• Some companies do not need neither an audit nor
    independent review
  • Differential reporting

39
40
  • Different rules for different companies
  • Public companies are subjected to a more
    demanding regime and are required to have these
    AFS audited annually
  • Public companies must have an audit committee and
    must appoint a company secretary
  • Public companies have to file a copy of their
    audited AFS with their annual return

40
41
  • Public listed company
  • Harmonious with IFRS
  • All listing requirements
  • Audit
  • Must appoint a company secretary
  • Must have an audit committee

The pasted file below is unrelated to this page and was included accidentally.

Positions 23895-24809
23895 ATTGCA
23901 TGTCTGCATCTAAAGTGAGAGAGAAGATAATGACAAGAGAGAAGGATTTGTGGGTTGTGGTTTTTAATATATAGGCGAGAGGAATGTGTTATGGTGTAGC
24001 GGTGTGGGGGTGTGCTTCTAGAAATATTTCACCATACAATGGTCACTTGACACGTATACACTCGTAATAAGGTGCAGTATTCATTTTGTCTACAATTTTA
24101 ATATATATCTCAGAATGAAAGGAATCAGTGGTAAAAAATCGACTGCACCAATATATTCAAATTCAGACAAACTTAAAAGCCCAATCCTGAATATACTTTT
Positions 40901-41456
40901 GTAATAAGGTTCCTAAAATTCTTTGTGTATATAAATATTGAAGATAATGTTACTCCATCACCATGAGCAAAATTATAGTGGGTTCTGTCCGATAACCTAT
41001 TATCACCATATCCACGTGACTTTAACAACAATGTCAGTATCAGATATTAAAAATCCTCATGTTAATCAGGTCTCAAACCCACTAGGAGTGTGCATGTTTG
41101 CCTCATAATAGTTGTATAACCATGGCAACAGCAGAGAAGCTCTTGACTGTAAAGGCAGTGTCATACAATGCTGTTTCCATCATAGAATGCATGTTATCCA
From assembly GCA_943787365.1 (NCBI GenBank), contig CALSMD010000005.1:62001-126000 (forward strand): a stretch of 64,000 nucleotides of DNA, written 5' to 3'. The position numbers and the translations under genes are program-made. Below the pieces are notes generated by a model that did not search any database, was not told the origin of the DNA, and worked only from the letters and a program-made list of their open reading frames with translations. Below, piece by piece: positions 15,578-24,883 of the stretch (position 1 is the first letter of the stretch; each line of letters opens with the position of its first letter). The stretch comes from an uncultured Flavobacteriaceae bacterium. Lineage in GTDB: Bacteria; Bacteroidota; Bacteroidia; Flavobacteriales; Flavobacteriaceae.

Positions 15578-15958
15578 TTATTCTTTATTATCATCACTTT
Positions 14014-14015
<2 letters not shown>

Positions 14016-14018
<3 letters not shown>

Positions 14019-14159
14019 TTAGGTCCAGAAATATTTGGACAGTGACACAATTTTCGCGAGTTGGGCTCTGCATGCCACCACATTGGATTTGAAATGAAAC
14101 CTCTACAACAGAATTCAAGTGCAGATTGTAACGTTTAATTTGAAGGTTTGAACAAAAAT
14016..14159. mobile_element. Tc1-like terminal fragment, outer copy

41
42
  • State
    owned companies (SOC)
  • Harmonious with IFRS
  • Public Finance Management Act
  • Public Audit Act
  • All other applicable national legislation
  • Audit
  • Comply with extended accountability requirements
    of Chapter 3

42
43
  • Choices private company.Proprietary
    Limited or (Pty) Ltd
  • holding assets in a fiduciary
    capacity
  • directorships and shareholdings
  • assets and turnover
  • subject to a compliance notice
  • all other private companies

43
44
  • Private companies and close corporations that
    hold assets
  • in a fiduciary capacity for a broad group of
    persons
  • who are not related to the company
  • Harmonious with IFRS
  • Audit
  • No audit committee
  • No company secretary
  • (It will not be apparent from the companys name
    that it is regulated in this way)

44
45
  • Private companies if every person who is a holder
    of, or has a beneficial interest in, any
    securities issued by the company is also a
    director of the company